And before I go, let me just say congratulations to four of my five friends who were expecting babies anyminute and are now happily snuggling them! Just waiting on one more little darling to make her appearance! :]

Monday, May 17, 2010

Strike That

What I said yesterday about my good little sleeper came back to haunt me last night. It was probably the toughest night since the first night we were home from the hospital. She slept, but only in short bursts, and fussed otherwise unless I held her pacifier in her mouth. This all ended around noon today and the peace was shortly followed by three full #2 diapers in as many minutes. Luckily the rest of this afternoon she's been a peach!

Just thought I'd share that little piece of irony. Kids love to make a liar out of you :] Good thing they're so cute!

Sunday, May 16, 2010

Transition to Mommyhood: A series

Part 2: Sleep!

Ever heard anyone say "Sleep when the baby sleeps"? Try it. And good luck.

In my experience, if you ever want to wake your baby just let your head hit a pillow.

In all honesty, my baby is actually a pretty good sleeper. But just as nursing was a transition, sleep has taken on a different identity for me as well.

If you knew me in my previous life you might know that I heart sleep. I mean, I really really love my sleep. Maybe it's because I've always had a hard time sleeping, but naps and bedtime make me one happy girl. So going into Mommyhood, I knew I'd be sacrificing something I really love for a tiny new person that I love even more.

The night she was born was a great introduction to my new sleep habits. She had some fluid left in her from prior to birth, and every time I would lay her down she'd spit up, start gagging, and her lips would turn blue. My solution was to sit her up in my lap, lean her against my chest and stay awake holding her. It worked. She lived through the night, and that was all I cared about. But never the less, I went to sleep at 8:30 Sunday morning for the first time since waking up the previous day. While this would not continue to be the pattern, it certainly made waking up at intervals seem like a picnic!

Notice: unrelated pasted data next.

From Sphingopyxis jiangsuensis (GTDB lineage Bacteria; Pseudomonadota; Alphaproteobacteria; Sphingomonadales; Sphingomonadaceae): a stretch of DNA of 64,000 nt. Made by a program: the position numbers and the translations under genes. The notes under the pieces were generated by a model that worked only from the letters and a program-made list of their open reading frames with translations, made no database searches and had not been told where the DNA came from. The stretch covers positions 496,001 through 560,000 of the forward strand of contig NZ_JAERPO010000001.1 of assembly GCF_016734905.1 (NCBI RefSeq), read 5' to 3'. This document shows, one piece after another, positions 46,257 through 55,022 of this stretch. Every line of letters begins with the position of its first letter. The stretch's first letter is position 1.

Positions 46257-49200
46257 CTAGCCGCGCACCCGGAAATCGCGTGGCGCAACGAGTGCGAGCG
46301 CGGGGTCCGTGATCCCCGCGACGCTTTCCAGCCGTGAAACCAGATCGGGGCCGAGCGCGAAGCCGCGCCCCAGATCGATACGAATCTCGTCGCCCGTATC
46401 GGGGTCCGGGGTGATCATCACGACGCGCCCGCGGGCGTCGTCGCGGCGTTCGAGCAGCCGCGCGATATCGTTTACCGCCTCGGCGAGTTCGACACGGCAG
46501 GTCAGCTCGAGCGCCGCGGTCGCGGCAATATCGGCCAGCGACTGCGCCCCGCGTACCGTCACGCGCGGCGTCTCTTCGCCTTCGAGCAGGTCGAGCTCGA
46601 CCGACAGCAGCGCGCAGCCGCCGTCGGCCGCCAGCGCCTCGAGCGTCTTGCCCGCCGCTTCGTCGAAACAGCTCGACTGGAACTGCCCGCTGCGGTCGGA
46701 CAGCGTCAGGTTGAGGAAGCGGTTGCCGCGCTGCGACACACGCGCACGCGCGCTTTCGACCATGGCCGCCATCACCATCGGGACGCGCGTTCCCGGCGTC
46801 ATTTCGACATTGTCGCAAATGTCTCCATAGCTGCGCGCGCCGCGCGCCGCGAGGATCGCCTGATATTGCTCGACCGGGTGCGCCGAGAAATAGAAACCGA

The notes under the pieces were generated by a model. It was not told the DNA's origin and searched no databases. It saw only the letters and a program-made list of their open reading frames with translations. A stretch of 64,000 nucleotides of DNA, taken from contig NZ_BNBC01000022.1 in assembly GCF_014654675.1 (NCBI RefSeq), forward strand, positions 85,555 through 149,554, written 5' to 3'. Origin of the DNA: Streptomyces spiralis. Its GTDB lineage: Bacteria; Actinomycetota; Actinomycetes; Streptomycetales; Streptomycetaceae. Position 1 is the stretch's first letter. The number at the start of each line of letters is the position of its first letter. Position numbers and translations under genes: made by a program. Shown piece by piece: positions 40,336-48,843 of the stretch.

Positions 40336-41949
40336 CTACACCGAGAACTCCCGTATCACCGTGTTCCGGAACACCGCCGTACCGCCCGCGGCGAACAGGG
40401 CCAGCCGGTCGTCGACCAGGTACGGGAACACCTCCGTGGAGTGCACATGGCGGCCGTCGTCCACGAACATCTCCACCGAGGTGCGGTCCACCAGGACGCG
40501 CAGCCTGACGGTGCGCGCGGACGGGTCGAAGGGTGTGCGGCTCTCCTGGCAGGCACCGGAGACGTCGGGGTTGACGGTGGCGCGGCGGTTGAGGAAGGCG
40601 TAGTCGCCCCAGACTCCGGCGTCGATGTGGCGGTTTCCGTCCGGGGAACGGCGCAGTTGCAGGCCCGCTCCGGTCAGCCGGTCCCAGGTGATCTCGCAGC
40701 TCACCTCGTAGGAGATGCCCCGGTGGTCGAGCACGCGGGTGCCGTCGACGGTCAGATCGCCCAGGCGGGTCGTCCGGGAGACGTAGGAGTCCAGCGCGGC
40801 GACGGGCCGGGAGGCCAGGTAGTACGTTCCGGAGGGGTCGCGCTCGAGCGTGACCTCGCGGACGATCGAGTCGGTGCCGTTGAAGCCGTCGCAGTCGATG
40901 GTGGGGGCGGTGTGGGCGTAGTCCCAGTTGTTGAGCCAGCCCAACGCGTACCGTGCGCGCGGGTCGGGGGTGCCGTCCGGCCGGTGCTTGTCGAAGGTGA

From that experience I realized that the hours of the day had a whole new meaning. Three in the morning was just another number instead of the middle of the night when I should be asleep. Not having anything to do the next day (like work, for example) also gave me a different perspective on the wee hours. It just wasn't as important that I spend the whole night asleep and that helped A LOT.

In addition to having to get used to waking up in the night, you don't really sleep the same as you used to before a baby. Josh and I slept in shifts while we were at the hospital. It worked well. But when we got home I had some difficulty going to sleep. I actually felt like I was being negligent by going to sleep when no one else was watching the baby. What if something happened and we were both laying there asleep?! Granted, there's not a lot that can happen to a swaddled baby with mitten sleeves in a sleep positioner in a bassinet next to her mother, even if mom is sleeping. It took a few nights but I eventually got past that. Sort of. I still wake up when she makes noises. Having had a stuffy nose she takes in these long noisy deep breaths because she can't breathe well. I also wake up randomly when I haven't heard her for what feels like a long time and reach over to make sure she's still breathing. I have to say, I'm a little hyper-paranoid about SIDS. Not that I don't follow all the SIDS rules to a T or beyond, but what new mommy wouldn't be petrified by a mysterious syndrome that causes babies to die for sometimes inexplicable reasons?